In this single-center, three-arm randomized, controlled study, 45 healthy children (28 female; 17 male; 5.2 ± 0.4 years) of a private Tunisian Kindergarten volunteered to participate. All participants and their legal guardians were informed in detail, in written form as well as orally, about the design of the study, including the potential risks and benefits, before providing their informed written consent to participate. Participants were free to withdraw from the study at any time without further consequences. The inclusion criteria were a lack of any frequent participation in yoga exercise programs for at least 6 months prior to the study; no daily intake of medication; and for inclusion in the analysis, completion of at least 80% of the yoga sessions.
All procedures were conducted in accordance with the Code of Ethics for human experimentation of the World Medical Association, the Declaration of Helsinki (World Medical Association, 2013), as well as the ethical standards of the International Journal of Sports Medecine (Harriss and Atkinson, 2015). The experimental protocol was pre-approved by the ethical review board of the High Institute of Sport and Physical Education of University of Sfax, Tunisia.
All authors have made a substantial, direct, and intellectual contribution to the work and approved it for publication.
This study was financially supported by the Ministry of Higher Education and Scientific Research, Tunisia. We acknowledge financial support by Deutsche Forschungsgemeinschaft within the funding programme Open Access Publishing, by the Baden-Württemberg Ministry of Science, Research, and the Arts, and by Ruprecht-Karls-Universität Heidelberg.
Conflict of Interest Statement
The authors declare that the research was conducted in the absence of any commercial or financial relationships that could be construed as a potential conflict of interest.
The authors wish to express their sincere gratitude to all the participants for their maximal effort and cooperation.
Alesi, M., Bianco, A., Padulo, J., Vella, F. P., Petrucci, M., Paoli, A., et al. (2014). Motor and cognitive development: the role of karate. Muscle Ligaments Tendons J. 14, 114–120. doi: 10.11138/mltj/2014.4.2.114
Altenburg, T. M., Chinapaw, M. J., and Singh, A. S. (2016). Effects of one versus two bouts of moderate intensity physical activity on selective attention during a school morning in Dutch primary schoolchildren: a randomized controlled trial. J. Sci. Med. Sport. 19, 820–824. doi: 10.1016/j.jsams.2015.12.003
Bazzano, A. N., Anderson, C. E., Hylton, C., and Gustat, J. (2018). Effect of mindfulness and yoga on quality of life for elementary school students and teachers: results of a randomized controlled school-based study. Psychol. Res. Behav. Manag. 11, 81–89. doi: 10.2147/PRBM.S157503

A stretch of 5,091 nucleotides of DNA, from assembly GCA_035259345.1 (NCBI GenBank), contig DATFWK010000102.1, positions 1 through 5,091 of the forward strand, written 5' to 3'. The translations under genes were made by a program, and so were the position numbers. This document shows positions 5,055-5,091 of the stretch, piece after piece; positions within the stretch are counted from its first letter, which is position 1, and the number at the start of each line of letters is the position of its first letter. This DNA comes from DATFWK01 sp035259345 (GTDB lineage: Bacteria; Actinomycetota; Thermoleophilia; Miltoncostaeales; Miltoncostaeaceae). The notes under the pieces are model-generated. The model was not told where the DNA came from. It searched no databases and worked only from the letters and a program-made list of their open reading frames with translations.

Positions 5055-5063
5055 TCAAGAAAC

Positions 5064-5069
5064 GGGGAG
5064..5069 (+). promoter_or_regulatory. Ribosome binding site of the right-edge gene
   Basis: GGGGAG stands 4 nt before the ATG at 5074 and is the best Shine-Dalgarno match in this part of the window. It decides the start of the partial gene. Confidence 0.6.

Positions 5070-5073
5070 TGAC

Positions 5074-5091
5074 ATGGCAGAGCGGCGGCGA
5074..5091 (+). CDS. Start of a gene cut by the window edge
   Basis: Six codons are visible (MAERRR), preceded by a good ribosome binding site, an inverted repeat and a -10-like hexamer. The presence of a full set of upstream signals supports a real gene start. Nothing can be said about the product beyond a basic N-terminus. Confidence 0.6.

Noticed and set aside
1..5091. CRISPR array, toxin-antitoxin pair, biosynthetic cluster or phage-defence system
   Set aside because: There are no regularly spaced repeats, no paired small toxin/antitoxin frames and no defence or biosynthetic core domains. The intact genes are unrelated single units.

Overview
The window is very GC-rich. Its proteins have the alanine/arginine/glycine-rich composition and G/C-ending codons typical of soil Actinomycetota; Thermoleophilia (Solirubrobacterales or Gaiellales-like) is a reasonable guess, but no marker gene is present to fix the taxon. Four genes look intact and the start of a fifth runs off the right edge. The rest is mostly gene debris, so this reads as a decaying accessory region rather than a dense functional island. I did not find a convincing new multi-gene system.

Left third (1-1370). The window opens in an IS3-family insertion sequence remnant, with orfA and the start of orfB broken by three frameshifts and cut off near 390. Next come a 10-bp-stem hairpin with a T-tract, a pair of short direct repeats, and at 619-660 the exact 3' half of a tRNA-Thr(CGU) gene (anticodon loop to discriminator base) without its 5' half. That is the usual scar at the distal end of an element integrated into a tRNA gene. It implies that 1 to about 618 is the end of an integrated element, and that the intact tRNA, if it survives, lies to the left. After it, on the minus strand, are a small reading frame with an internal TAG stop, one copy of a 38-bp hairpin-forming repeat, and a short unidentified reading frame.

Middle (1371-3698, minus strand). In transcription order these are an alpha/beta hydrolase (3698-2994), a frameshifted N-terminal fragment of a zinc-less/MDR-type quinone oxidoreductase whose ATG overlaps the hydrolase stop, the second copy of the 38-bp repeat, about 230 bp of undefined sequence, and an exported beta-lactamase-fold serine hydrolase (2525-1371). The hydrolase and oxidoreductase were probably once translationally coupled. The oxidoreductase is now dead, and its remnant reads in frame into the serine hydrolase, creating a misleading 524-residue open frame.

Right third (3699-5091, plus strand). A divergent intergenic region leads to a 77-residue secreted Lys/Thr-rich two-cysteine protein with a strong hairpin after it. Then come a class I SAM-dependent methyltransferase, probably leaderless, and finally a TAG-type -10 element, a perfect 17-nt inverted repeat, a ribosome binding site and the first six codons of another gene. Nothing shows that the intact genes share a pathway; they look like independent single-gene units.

Chaya, M. S., Nagendra, H., Selvam, S., Kurpad, A., and Srinivasan, K. (2012). Effect of yoga on cognitive abilities in schoolchildren from a socioeconomically disadvantaged background: a randomized controlled study. J. Altern. Complement. Med. 18, 1161–1167. doi: 10.1089/acm.2011.0579
Chevalier, N., and Simard, F. (2006). “Programmes sensorimoteurs pour jeunes ayant un TDAH et des troubles associés,” in Trouble Déficitaire De L’attention Avec Hyperactivité: Soigner, Éduquer, Surtout Valoriser, ed. S. Foy (Québec: Presses de l’Université du Québec), 141–158.
Chou, C. C., and Huang, C. J. (2017). Effects of an 8-week yoga program on sustained attention and discrimination function in children with attention deficit hyperactivity disorder. PeerJ. 5:e2883. doi: 10.7717/peerj.2883
Cohen, S. C. L., Harvey, D. J., Shields, R. H., Shields, G. S., Rashedi, R. N., Tancredi, D. J., et al. (2018). Effects of yoga on attention, impulsivity, and hyperactivity in preschool-aged children with attention-deficit hyperactivity disorder symptoms. J. Dev. Behav. Pediatr. 39, 200–209. doi: 10.1097/DBP.0000000000000552
Danielson, M. L., Bitsko, R. H., Ghandour, R. M., Holbrook, J. R., Kogan, M. D., and Blumberg, S. J. (2018). Prevalence of parent-reported ADHD diagnosis and associated treatment among U.S. children and adolescents, 2016. J. Clin. Child. Adolesc. Psychol. 47, 199–212. doi: 10.1080/15374416.2017.1417860
de Greeff, J. W., Bosker, R. J., Oosterlaan, J., Visscher, C., and Hartman, E. (2018). Effects of physical activity on executive functions, attention and academic performance in preadolescent children: a meta-analysis. J. Sci. Med. Sport 21, 501–507. doi: 10.1016/j.jsams.2017.09.595
Duncan, G. J., Dowsett, C. J., Claessens, A., Magnuson, K., Huston, A. C., Klebanov, P., et al. (2007). School readiness and later achievement. Dev. Psychol. 43, 1428–1446. doi: 10.1037/0012-16184.108.40.2068